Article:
Remembering the Modern American City: George Bellows at the Royal Academy of Arts

The Royal Academy of Arts in London is currently displaying the exhibition George Bellows (1882-1925): Modern American Life, the first retrospective of works by American realist painter George Bellows to be held in the UK. Featuring 39 paintings, 15 drawings and 17 lithographs (most of which have never shown in the UK), the exhibition covers Bellows’s career between 1905 and 1925 and depicts his fascination with New York’s gritty urban landscape (particularly the crowded tenement buildings of Manhattan’s Lower East Side), its technological marvels and the diversity of its inhabitants.

In 1904, before graduating from Ohio State University, Bellows left his native Columbus and moved to New York to study art with Robert Henri, one of America’s most important art teachers at the time and leader of the group later known as the Ashcan School. He never travelled abroad, but was influenced by the works of European masters from Francisco de Goya to Édouard Manet. The consequences of World War I, as seen in his series of paintings and his lithographs depicting war-torn Belgium, were inspired by reading accounts in the New York Times. In 1925, at the age of 42 and at the height of his fame, Bellows died of appendicitis. The extent of his accomplishment was recognised later that year at a memorial exhibition of his work held at the Metropolitan Museum of Art in New York.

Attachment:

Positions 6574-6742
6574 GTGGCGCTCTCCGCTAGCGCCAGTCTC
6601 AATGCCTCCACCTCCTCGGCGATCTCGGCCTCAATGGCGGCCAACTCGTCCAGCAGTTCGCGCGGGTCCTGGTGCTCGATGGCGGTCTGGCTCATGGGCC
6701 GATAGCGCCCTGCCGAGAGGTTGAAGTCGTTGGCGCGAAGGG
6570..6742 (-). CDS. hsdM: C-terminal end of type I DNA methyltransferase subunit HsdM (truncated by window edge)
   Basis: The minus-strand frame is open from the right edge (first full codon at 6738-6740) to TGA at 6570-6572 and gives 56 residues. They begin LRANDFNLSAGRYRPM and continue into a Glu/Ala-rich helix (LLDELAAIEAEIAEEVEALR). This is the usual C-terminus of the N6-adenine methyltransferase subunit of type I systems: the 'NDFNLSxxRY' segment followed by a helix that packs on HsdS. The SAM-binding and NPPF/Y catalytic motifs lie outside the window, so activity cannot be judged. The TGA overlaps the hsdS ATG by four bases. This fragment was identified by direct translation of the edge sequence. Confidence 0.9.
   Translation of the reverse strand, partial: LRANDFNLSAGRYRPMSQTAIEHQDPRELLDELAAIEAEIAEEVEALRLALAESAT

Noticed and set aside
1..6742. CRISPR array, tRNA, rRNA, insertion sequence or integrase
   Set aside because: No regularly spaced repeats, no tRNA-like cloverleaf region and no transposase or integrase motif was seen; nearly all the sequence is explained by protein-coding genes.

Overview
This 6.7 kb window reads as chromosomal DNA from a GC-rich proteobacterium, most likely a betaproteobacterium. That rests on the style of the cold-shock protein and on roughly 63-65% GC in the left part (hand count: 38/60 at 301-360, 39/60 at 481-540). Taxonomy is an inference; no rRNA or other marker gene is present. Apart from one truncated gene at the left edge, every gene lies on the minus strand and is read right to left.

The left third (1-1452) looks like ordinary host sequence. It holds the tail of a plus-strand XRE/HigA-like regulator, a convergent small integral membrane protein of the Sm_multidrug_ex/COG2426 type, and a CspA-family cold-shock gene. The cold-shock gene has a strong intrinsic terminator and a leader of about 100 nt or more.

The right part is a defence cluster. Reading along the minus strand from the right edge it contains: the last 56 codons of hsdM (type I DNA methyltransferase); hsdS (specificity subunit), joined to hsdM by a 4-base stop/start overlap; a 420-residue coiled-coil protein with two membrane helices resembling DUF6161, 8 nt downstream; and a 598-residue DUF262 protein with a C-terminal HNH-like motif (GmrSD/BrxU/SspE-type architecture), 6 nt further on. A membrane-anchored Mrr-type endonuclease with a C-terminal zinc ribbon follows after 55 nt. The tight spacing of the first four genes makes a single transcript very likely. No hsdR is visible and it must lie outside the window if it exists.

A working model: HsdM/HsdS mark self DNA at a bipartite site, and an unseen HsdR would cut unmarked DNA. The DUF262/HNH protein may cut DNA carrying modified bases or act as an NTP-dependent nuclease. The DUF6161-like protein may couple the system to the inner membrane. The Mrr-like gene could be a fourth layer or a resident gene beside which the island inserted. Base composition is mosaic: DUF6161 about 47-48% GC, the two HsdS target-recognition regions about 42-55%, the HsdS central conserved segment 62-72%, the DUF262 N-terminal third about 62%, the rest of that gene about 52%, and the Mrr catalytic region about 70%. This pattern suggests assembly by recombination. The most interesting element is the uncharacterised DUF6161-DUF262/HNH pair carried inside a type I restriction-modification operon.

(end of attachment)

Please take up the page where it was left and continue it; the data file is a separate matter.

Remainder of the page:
George Bellows (1882-1925): Modern American Life is on display at the Royal Academy of Arts in London until Sunday 9 June 2013.